“The lock-up is meant to stop insiders from selling immediately after the merger,” said Xavier Kowalski, a former partner at Schulte Roth & Zabel who is now a lecturer in the finance department at the University of Florida. “It also stops them from pledging the stock, like with a margin loan. So it’s going to be difficult to find a way to use those shares to get cash for now.”

Moreover, there are additional lock-up restrictions contained in an amended charter that experts say appear to include Trump. That lock-up also restricts certain shareholders from immediately selling after the deal closes.

“If his shares are covered by the charter’s lockup provisions then, absent an amendment to the charter, President Trump cannot pledge this stock. Full stop,” Whitehead said.

And amending the charter would be tricky – even for Trump and his outsized sway over the company. That’s the kind of thing that would have to be disclosed ahead of time because it would impact potential buyers of the stock.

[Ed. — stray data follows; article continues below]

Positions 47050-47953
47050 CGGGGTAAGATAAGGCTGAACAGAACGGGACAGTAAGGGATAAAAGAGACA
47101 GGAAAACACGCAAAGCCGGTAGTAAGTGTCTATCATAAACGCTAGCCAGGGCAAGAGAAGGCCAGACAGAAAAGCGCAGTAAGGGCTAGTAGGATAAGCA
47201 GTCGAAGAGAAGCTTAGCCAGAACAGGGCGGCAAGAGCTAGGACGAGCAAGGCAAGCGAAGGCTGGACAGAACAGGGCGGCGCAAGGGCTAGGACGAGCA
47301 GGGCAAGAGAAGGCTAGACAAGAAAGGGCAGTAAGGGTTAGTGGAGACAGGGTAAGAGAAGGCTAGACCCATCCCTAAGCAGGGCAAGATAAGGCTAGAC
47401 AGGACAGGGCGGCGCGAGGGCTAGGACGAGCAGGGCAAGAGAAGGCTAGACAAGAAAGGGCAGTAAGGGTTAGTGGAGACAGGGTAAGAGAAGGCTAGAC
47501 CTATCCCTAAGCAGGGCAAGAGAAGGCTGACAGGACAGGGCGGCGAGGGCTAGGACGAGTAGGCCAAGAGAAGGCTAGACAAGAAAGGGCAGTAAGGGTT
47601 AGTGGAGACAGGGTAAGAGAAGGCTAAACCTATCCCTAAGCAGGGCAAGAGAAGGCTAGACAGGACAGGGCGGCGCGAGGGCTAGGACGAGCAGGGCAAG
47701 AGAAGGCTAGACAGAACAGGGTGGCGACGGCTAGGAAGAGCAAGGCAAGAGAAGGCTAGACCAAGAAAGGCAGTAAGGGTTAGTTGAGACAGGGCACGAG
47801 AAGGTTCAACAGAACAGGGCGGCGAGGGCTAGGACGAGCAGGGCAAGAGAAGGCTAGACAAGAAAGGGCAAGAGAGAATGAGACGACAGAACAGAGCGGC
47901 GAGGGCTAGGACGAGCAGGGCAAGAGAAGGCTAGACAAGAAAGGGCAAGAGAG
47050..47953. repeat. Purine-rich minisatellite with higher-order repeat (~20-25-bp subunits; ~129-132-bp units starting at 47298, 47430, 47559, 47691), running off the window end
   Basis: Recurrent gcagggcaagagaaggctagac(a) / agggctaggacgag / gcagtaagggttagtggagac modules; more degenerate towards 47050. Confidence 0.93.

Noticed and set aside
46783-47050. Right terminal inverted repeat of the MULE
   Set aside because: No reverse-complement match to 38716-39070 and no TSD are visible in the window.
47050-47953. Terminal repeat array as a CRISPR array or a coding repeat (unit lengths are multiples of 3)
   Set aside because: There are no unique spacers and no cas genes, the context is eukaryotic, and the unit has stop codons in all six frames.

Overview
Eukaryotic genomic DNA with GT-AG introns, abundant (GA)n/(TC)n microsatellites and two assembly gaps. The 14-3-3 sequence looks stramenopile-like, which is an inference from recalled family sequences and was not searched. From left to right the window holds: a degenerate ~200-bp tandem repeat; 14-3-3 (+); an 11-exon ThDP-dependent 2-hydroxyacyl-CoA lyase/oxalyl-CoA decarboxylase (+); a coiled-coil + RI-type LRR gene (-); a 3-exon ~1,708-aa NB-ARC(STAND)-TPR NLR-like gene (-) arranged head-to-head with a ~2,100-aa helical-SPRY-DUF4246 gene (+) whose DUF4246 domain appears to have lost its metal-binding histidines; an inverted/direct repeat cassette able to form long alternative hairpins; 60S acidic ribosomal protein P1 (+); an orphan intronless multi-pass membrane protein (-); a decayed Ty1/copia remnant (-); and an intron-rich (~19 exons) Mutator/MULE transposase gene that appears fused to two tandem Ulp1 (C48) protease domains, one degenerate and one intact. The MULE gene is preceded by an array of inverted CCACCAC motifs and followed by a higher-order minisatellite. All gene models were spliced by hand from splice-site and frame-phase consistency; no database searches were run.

“He can’t do this quietly. If President Trump today intends to amend the charter and they are not disclosing this intention, that’s a problem,” Whitehead said. “Presumably, they would need to take the position after the vote approving the merger that President Trump woke up and suddenly said, ‘Hey, let’s amend the charter.’”

Now even if Trump overcame these potentially insurmountable obstacles, there is no guarantee any bank would take this stock as collateral in a loan.

“If I’m a bank, I’m going to be troubled by the idea of a significant shareholder pledging his stake,” Whitehead said. “Any bank doing a proper credit analysis must be sensitive to the fact that this stock may very well tank if it turns out that President Trump is looking to sell down the position.”

This story has been updated with additional developments and context.